Treatment of detainees at Guantanamo Bay constitutes torture in some cases and violates international law, a leaked UN draft report says....Officially, the report won't be out until the end of the week. The LA Times had this excerpt:
The Los Angeles Times published the draft report in its paper on Monday and spoke to one of the authors, the UN special raporteur on torture, Manfred Novak.
"We very, very carefully considered all of the arguments posed by the US government. There are no conclusions that are easily drawn. But we concluded that the situation in several areas violates international law and conventions on human rights and torture," Mr Nowak told the LA Times.
"In their view, the legal regime applied to these detainees seriously undermines the rule of law and a number of fundamental universally recognized human rights, which are the essence of democratic societies," the report said.The US government is criticizing the document because the authors didn't actually go to Cuba. Of course, they've wanted to visit the prison since 2002:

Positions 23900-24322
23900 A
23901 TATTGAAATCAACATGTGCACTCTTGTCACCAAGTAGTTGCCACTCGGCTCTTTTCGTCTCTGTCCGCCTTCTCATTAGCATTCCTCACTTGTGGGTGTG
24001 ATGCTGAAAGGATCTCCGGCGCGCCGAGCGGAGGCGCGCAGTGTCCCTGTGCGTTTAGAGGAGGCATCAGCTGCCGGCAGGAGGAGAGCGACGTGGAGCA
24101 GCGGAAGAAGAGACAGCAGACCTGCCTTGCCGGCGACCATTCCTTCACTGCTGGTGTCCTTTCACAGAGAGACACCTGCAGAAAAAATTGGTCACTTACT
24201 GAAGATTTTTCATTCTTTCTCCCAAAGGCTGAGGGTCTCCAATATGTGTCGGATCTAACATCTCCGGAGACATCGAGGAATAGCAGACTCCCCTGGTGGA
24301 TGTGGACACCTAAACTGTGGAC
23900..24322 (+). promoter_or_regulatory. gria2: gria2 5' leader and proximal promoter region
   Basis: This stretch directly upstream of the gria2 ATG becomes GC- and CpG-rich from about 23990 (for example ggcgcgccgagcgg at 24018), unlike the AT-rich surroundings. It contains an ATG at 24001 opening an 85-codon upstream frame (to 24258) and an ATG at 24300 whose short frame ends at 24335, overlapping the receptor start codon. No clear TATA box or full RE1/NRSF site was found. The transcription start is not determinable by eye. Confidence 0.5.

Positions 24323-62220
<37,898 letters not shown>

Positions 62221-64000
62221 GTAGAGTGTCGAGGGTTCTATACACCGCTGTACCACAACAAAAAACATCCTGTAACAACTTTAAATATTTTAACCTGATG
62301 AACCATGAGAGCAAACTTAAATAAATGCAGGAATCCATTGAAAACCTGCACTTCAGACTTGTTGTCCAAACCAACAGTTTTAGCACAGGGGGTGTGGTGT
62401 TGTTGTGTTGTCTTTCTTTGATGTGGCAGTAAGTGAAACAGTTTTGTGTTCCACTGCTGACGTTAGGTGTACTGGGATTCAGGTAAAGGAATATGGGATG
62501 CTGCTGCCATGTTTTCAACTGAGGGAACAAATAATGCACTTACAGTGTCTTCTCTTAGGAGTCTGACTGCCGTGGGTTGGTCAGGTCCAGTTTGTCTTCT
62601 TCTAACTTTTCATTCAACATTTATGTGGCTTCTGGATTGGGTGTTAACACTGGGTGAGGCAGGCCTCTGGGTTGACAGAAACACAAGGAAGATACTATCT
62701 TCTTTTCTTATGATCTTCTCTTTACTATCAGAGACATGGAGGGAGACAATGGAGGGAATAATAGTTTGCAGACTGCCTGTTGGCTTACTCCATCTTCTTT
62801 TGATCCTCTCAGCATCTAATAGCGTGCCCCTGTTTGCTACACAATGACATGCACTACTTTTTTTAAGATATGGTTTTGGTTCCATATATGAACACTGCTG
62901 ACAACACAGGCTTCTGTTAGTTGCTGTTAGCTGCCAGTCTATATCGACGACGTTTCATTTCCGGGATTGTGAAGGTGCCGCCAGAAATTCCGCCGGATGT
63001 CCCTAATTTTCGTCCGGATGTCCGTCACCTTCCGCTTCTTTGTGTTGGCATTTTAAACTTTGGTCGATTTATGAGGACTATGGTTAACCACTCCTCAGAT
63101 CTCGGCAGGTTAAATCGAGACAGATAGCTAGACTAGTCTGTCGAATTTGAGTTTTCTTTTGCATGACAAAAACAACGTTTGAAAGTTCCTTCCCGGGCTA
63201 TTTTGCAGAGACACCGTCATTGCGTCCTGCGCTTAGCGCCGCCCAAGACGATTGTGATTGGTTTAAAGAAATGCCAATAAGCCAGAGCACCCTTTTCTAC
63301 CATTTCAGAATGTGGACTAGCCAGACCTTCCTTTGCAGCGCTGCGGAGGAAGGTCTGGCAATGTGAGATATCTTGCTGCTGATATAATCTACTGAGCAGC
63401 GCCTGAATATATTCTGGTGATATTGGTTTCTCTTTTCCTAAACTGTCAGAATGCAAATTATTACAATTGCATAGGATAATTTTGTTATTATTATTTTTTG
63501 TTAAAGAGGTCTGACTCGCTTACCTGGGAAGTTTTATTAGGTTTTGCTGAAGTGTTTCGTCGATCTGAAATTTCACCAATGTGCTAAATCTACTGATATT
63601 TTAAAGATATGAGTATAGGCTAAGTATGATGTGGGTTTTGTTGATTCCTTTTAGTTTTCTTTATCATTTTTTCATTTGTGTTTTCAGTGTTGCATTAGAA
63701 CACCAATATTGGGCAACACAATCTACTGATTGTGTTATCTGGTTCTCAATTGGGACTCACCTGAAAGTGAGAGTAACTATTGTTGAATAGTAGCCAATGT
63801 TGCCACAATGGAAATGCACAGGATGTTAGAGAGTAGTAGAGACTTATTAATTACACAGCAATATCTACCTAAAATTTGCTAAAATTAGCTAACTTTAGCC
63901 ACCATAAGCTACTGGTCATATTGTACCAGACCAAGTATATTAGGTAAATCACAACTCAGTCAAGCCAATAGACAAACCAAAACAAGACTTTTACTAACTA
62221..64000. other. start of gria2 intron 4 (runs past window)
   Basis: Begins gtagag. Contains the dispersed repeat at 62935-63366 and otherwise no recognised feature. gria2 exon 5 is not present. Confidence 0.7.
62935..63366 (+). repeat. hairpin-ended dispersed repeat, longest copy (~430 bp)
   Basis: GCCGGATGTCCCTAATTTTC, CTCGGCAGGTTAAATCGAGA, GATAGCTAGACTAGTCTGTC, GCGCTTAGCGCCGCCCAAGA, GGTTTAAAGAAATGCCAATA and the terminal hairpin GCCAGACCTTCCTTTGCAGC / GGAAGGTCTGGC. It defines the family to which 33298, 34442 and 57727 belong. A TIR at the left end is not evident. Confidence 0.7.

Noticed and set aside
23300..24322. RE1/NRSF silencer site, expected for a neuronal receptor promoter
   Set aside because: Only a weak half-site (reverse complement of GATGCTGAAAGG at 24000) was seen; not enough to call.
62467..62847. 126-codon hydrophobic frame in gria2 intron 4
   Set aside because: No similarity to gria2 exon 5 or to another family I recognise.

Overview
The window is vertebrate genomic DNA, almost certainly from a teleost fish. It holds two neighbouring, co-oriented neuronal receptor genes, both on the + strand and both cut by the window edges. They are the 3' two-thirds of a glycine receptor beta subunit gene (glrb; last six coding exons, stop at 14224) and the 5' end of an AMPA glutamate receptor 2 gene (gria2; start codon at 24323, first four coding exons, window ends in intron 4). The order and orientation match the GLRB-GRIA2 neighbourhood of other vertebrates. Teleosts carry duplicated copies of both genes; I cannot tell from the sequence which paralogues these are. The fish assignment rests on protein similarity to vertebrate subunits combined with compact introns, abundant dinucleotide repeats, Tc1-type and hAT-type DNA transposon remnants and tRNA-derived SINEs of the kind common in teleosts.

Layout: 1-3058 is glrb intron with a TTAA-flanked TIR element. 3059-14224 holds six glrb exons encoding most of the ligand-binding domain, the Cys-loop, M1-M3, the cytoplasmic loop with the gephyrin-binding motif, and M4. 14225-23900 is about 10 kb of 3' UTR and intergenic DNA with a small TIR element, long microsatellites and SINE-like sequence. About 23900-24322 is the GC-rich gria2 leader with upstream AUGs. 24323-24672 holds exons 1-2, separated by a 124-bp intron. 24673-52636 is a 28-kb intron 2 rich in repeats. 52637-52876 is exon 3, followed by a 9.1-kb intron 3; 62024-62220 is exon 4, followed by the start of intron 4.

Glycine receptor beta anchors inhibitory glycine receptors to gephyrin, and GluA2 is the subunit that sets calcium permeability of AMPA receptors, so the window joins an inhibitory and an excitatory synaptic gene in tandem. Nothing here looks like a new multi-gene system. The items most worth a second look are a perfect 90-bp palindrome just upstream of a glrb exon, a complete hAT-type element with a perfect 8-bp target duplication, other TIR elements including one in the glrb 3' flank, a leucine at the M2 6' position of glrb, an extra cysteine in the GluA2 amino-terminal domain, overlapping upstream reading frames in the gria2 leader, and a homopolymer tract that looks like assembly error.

The five experts had sought invitations from the United States to visit Guantanamo Bay since 2002 and three were offered a visit last year. But they refused in November when they were told they would not be allowed to interview detainees.Remember, kids, the US is spreading liberty and democracy...
The United States believes that the International Committee of the Red Cross is the body that should handle that duty. However, ICRC reports are generally confidential, while the U.N. experts usually make their findings public.
"Fact-finding on the spot has to include interviews with detainees," said Manfred Nowak, the U.N. special investigator on torture and one of the experts. "What's the sense of going to a detention facility and doing fact-finding when you can't speak to the detainees? It's just nonsense."
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Filed as: Guantanamo and torture